Teacher Appreciation Week runs from May 6–10 this year, and there are plenty of ways students of all ages can thank their educators for everything they do. Being a teacher isn’t an easy job, and the people who make it their profession are passionate about helping kids learn. Depending on how old your child is, they may need a parent’s help in showing their appreciation. Here are a few ways parents and children can appreciate teachers together. Thank-You Notes This gesture is simple and sweet and can be very thoughtful. Telling a teacher what makes them outstanding can often be just as valuable as a gift. Help your child write an appreciative note and then write one yourself. Teachers often have to maintain the happiness of students, administrators, and parents. Your card could relieve some of the stress of that balancing act and let them know that you acknowledge their efforts.

Making a homemade meal (or dessert) shows teachers that you went the extra mile to appreciate their hard work. You could make a favorite dish of yours or try to find a new recipe online. Either way, encourage your child to help you with the process so that the meal is truly a gift from both of you. Donating School Supplies Many teachers use their own money to buy school supplies for their classroom. This is just one of the ways teachers go above and beyond on a daily basis, and buying some extra school supplies can help ease that cost. Take your child shopping with you and help them pick out supplies that you know their teacher will appreciate. Your children spend several hours a day with their teachers, so fostering relationships with them is vital. Use this day to help your children understand the importance of teachers, to teach them the power of gratitude, and to encourage them to show respect for everyone who helps them in life.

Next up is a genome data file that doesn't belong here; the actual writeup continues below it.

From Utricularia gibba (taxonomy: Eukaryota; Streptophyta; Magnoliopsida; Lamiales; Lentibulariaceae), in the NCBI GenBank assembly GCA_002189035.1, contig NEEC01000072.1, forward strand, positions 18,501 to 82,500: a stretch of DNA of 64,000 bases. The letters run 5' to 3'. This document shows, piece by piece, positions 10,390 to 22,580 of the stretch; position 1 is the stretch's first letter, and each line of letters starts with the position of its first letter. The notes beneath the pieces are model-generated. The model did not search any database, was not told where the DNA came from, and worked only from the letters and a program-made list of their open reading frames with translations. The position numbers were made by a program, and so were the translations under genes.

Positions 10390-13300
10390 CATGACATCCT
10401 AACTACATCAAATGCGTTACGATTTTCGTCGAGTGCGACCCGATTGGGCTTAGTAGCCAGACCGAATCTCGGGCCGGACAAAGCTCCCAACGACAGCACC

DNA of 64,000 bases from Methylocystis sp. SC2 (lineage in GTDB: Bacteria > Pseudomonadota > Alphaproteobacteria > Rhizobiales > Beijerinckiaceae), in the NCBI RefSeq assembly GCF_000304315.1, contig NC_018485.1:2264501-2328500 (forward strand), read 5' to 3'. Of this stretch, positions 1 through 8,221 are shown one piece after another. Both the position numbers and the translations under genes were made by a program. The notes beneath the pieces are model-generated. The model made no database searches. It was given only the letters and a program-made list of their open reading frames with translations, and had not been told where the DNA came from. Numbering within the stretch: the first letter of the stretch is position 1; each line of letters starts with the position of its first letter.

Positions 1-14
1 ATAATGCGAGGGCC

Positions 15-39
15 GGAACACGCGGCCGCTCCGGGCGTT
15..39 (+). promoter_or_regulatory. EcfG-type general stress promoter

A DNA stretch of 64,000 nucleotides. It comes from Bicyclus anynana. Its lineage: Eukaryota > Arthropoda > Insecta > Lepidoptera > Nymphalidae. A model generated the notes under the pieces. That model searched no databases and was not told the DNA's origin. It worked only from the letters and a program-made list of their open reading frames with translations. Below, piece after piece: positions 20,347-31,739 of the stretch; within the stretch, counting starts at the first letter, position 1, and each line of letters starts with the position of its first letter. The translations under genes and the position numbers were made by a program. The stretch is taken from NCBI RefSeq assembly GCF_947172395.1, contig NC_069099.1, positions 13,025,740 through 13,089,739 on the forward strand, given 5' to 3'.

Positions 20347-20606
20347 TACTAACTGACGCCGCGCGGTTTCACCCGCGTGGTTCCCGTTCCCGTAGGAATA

L earning to B e G rateful

C heck O ut O ne of O ur R ecent S ettlements ! Making a Sad Part of Life a Little Brighter Traumatic brain injuries (TBI) involve damage to the skull or the brain, which is caused by some type of physical force. Sadly, these kinds of impairments happen more frequently in South Carolina than one might think. In fact, according to the South Carolina Department of Health and Environmental Control (SCDHEC), an average of 1,117 deaths, 2,800 hospital discharges, and 11,500 emergency room visits occur each year due to TBIs. The impetus for these types of injuries vary, but falling happens to be the biggest nonfatal reason for TBIs, accounting for 35 percent of all recorded incidents. Automobile crashes are second at 22 percent, followed by being struck by something at 11 percent, and assaults at 10 percent. One family here in South Carolina suffered a terrible tragedy last year after their young child received a TBI in a semitruck accident. While there isn’t much solace that can be offered to families in situations like this, our legal team at Christmas Law Firm wanted to do all we